In this series, I examine the body of literature developed by Munchausen Syndrome by Proxy (MSbP) researchers Drs. Judith Libow and Herbert Schreier. In my earlier posts, I discussed their prolific work on the topic, and included a discussion of a food fight they got in with someone who wrote a letter to the editor about their article.
In my last post, I introduce a more recent food fight they get into, which actually starts with the publication of an article about MSbP which is not by Libow & Schreier called, “Beyond Munchausen Syndrome by Proxy: Identification and Treatment of Child Abuse in a Medical Setting” by Dr. John Stirling of the Committee on Child Abuse and Neglect.
Drs. Libow & Schreier (with co-authors) respond with a letter addressing two points. I will cover the first point here, and Dr. Stirling’s response to that point.
Point 1: The Perpetrator’s Motivation not Unimportant
Libow & Schreier (et al.) say that it makes no sense that Stirling says in one place that whatever is “motivating” the parent toward the abuse is not important, and then later, he contradicts himself by saying that the treatment options depend on the “motivation” of the parent, so obviously, the “motivation” must be important.
Next, they point out that “motivation” is in the APSAC Taskforce on MSbP position statement (that Libow & Schreier wrote along with others), suggesting that this is even more evidence that Stirling’s wrong for saying it is unimportant. They put it in such a snotty and passive-aggressive way:
Interested readers should refer to this statement to clarify this seemingly confusing paradox.
In other words, Stirling is confused, and you have to read Libow & Schreier to get the right scoop.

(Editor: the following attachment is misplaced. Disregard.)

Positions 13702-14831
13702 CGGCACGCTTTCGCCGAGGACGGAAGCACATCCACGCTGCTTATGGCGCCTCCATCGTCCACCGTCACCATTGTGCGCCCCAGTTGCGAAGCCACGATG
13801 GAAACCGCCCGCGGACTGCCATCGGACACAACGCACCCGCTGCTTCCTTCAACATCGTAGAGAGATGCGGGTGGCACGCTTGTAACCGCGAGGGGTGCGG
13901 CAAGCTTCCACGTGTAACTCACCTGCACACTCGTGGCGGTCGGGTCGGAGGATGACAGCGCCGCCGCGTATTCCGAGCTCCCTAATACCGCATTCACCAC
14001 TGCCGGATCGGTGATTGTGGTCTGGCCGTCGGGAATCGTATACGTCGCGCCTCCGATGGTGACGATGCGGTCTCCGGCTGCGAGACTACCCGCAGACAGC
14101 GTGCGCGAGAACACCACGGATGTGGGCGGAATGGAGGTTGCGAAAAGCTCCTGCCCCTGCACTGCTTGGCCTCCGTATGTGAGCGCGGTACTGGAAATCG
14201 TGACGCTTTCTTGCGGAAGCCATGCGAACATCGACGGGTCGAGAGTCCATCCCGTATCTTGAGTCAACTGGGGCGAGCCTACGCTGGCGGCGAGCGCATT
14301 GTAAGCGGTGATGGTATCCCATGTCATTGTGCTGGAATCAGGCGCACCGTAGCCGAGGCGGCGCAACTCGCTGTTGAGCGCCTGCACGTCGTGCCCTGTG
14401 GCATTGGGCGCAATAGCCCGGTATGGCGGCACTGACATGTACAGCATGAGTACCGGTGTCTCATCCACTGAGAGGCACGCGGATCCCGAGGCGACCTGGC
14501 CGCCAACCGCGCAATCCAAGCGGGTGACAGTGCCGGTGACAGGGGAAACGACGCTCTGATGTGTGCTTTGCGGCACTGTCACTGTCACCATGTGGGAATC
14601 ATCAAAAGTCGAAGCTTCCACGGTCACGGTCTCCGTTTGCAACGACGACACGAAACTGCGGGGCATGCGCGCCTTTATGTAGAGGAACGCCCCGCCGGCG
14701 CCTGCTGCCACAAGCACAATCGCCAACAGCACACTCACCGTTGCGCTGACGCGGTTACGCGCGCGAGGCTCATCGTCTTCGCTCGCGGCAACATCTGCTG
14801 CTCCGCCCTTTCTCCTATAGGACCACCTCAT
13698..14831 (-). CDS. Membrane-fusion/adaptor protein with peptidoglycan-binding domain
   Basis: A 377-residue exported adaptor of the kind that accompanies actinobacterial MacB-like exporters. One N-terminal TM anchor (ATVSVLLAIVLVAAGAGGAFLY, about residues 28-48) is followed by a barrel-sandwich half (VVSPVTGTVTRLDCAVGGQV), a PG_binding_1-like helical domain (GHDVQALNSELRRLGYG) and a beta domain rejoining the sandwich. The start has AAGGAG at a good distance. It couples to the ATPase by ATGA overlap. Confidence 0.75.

Stirling’s Response to Point 1
First, Stirling repeats the purpose of writing the report was:
- to remind pediatricians that medical signs and symptoms can be fabricated or inaccurately reported and
- to encourage pediatricians to accept responsibility for making the diagnosis of child abuse that takes place in a medical setting.
He points out that the perpetrator’s “motivation” may be important in deciding how to respond to the perpetrator, but that it’s not important to the diagnosis of severe child abuse and getting the child away and into safety. Even if the parent is accidentally poisoning a child, you still need to get the kid away. He reminds the letter writers:
…it remains most important that whenever a caretaker’s actions harm a child, steps must be taken to protect the child regardless of whether the harm was intended.
Which I think is pretty obvious…
…So What did Libow et al. Actually Mean?
That if we can’t figure out why the parent is harming the child, we should leave the child with the parent? That’s certainly what Libow & Schreier did in an earlier post when they report on a family where a boy they call Kevin was “lost to follow-up” with a mom who was poisoning him with anticonvulsants.
It’s hard to believe they actually mean that – that you shouldn’t do anything until you understand the motivation of the dangerous parent. What if the kid is killed by then? But if that’s not what they mean, it’s equally hard for me to come up with an alternative interpretation of what they meant in their point.
Read my next blog post to see how Stirling responds to Libow & Schreier (et al.)’s second point about his article.
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